Different functions of the platelet-derived growth factor-alpha and -beta receptors for the migration and proliferation of cultured baboon smooth muscle cells.
Migration of medial smooth muscle cells (SMCs) and their proliferation in the intima contribute to thickening of injured and atherosclerotic vessels. These events have been proposed to be regulated in part by platelet-derived growth factor (PDGF). Two separate PDGF receptors have been identified, PDGF-R alpha and PDGF-R beta. To study the functions of PDGF-R alpha and PDGF-R beta in vascular SMCs, neutralizing monoclonal antibodies (mAbs) specific for each of the two receptors were used. These antibodies allowed us to evaluate the role of each receptor for PDGF-induced proliferation and migration of cultured baboon SMCs. Both PDGF-AA and PDGF-BB stimulated SMC growth, with PDGF-BB being more potent than PDGF-AA. Studies with anti-PDGF-R alpha and anti-PDGF-R beta mAbs revealed that both PDGF receptors promoted the stimulatory signals for proliferation. In contrast, PDGF-BB stimulated SMC migration, whereas PDGF-AA had no stimulatory activity on its own. Additionally, PDGF-AA was able to suppress migration induced by PDGF-BB or fibronectin in modified Boyden's chamber assay. When PDGF-BB-induced migration was separated into chemotactic and chemokinetic activities, only the chemotactic component was inhibited by PDGF-AA. The suppression of SMC migration by PDGF-AA was eliminated by anti-PDGF-R alpha mAb. In addition, PDGF-BB, in the presence of anti-PDGF-R beta, bound only to PDGF-R alpha and caused suppression of SMC migration induced by fibronectin. These results suggest that when activated by ligand binding, both PDGF-R alpha and PDGF-R beta stimulate proliferation. In contrast, only activation of PDGF-R beta stimulates migration, whereas ligand binding to PDGF-R alpha leads to inhibition of cell migration. These observations provide support for the conclusion that PDGF-R alpha and PDGF-R beta may play different roles in SMC function and may be involved in different regulatory mechanisms during vascular remodeling.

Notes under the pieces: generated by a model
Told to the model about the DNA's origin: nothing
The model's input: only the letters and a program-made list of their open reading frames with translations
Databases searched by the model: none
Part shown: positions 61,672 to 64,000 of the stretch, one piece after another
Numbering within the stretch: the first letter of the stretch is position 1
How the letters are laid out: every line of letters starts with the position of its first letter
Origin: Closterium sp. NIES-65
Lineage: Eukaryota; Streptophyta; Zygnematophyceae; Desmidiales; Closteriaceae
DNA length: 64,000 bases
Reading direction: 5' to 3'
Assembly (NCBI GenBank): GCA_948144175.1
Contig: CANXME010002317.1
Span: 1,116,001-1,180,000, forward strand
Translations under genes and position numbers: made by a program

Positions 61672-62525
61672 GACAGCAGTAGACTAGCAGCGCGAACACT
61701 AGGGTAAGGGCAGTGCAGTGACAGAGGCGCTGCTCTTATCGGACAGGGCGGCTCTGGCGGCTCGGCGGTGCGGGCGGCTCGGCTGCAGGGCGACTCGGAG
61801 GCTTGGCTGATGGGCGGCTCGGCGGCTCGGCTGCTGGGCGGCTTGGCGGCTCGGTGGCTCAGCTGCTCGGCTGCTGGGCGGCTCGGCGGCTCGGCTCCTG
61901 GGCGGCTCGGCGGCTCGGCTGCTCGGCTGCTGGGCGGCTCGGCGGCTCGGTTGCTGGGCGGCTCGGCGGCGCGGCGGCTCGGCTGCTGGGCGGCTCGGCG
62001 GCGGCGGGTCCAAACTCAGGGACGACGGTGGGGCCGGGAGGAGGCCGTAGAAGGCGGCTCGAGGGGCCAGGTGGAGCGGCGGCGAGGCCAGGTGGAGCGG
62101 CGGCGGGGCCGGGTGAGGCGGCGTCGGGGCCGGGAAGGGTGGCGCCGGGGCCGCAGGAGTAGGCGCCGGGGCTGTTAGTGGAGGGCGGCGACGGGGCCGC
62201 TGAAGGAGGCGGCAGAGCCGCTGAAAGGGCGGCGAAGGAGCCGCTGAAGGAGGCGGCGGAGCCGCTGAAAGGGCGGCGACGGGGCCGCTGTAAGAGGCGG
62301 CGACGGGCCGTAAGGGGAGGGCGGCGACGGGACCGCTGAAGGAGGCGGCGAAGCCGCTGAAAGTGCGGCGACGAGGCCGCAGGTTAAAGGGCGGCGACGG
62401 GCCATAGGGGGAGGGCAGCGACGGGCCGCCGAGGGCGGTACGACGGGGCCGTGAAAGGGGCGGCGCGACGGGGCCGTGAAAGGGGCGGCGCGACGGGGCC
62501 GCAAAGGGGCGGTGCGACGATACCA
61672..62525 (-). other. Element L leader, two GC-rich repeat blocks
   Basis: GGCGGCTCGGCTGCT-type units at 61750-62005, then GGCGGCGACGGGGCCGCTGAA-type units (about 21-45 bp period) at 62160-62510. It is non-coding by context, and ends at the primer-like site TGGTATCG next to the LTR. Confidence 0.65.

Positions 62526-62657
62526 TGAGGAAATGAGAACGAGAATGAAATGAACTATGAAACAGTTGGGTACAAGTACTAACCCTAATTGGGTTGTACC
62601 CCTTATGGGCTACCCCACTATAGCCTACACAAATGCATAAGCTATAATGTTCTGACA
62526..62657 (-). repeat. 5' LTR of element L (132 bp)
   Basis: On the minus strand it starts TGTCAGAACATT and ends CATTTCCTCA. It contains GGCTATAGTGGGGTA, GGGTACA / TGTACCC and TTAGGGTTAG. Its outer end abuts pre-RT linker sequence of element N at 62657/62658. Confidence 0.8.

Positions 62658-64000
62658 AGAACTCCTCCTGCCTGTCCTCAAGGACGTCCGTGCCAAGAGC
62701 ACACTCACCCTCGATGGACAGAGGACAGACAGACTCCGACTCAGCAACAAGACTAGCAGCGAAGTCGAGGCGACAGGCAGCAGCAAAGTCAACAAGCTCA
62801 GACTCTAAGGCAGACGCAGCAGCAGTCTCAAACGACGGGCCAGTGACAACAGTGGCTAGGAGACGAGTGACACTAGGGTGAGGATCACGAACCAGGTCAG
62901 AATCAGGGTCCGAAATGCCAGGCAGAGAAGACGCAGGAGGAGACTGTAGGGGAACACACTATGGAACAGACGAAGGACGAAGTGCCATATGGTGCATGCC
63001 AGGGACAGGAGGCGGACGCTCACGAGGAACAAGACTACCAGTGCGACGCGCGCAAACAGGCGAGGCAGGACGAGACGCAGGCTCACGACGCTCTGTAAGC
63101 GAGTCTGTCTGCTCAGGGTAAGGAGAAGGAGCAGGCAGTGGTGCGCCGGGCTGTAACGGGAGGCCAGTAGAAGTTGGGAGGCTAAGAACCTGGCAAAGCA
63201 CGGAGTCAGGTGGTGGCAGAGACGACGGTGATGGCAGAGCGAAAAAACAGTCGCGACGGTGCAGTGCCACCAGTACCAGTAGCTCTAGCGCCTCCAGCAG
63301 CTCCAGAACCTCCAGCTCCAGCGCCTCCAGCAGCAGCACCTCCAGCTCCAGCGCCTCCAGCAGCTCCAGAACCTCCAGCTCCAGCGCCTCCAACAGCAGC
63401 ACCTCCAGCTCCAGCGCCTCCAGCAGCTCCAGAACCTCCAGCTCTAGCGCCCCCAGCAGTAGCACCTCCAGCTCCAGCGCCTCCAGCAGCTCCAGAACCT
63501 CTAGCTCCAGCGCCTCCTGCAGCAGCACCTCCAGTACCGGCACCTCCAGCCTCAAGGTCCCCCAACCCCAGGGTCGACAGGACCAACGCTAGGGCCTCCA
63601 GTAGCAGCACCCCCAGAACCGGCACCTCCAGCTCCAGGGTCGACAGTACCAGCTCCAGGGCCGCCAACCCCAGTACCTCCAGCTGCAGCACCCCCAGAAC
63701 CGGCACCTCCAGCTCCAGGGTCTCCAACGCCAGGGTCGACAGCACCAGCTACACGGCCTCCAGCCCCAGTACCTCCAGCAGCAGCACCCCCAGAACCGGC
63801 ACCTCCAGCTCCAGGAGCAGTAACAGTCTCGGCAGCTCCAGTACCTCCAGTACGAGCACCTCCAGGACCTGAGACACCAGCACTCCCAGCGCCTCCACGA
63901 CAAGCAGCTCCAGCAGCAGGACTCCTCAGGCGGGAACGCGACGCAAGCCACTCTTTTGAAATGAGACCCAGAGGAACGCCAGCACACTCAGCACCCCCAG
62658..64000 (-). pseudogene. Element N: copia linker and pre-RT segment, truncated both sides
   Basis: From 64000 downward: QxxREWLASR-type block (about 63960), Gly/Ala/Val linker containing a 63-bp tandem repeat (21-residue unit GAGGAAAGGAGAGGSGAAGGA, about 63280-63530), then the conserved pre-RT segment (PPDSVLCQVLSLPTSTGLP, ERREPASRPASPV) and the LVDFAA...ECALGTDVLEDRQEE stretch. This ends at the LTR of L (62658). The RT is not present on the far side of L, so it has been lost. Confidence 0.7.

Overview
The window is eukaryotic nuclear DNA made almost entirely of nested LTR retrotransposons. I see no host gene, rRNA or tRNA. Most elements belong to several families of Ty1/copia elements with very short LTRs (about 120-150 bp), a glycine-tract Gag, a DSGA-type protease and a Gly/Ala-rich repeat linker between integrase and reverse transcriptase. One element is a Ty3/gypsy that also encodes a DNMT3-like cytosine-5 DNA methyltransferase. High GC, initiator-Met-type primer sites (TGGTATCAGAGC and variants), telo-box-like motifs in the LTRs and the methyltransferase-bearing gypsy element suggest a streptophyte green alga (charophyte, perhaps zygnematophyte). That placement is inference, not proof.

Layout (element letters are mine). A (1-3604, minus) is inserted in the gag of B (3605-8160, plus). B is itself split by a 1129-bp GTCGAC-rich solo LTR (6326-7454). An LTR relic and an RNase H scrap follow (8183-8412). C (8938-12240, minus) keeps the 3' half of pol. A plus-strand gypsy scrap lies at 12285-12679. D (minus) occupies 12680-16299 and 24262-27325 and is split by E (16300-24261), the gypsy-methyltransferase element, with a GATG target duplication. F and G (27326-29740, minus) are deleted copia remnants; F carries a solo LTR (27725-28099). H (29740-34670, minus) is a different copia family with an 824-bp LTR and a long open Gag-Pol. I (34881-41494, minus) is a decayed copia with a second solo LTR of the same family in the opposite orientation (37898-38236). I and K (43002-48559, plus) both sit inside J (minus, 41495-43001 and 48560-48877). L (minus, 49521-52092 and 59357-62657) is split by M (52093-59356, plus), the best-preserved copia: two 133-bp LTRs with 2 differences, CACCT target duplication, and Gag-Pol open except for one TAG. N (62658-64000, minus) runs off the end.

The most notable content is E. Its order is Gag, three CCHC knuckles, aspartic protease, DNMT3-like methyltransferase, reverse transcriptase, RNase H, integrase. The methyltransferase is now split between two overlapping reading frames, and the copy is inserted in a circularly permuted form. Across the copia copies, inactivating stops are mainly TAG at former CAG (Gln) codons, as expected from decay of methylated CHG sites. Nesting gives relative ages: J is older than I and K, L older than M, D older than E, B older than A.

- Copyright © 1994 by American Heart Association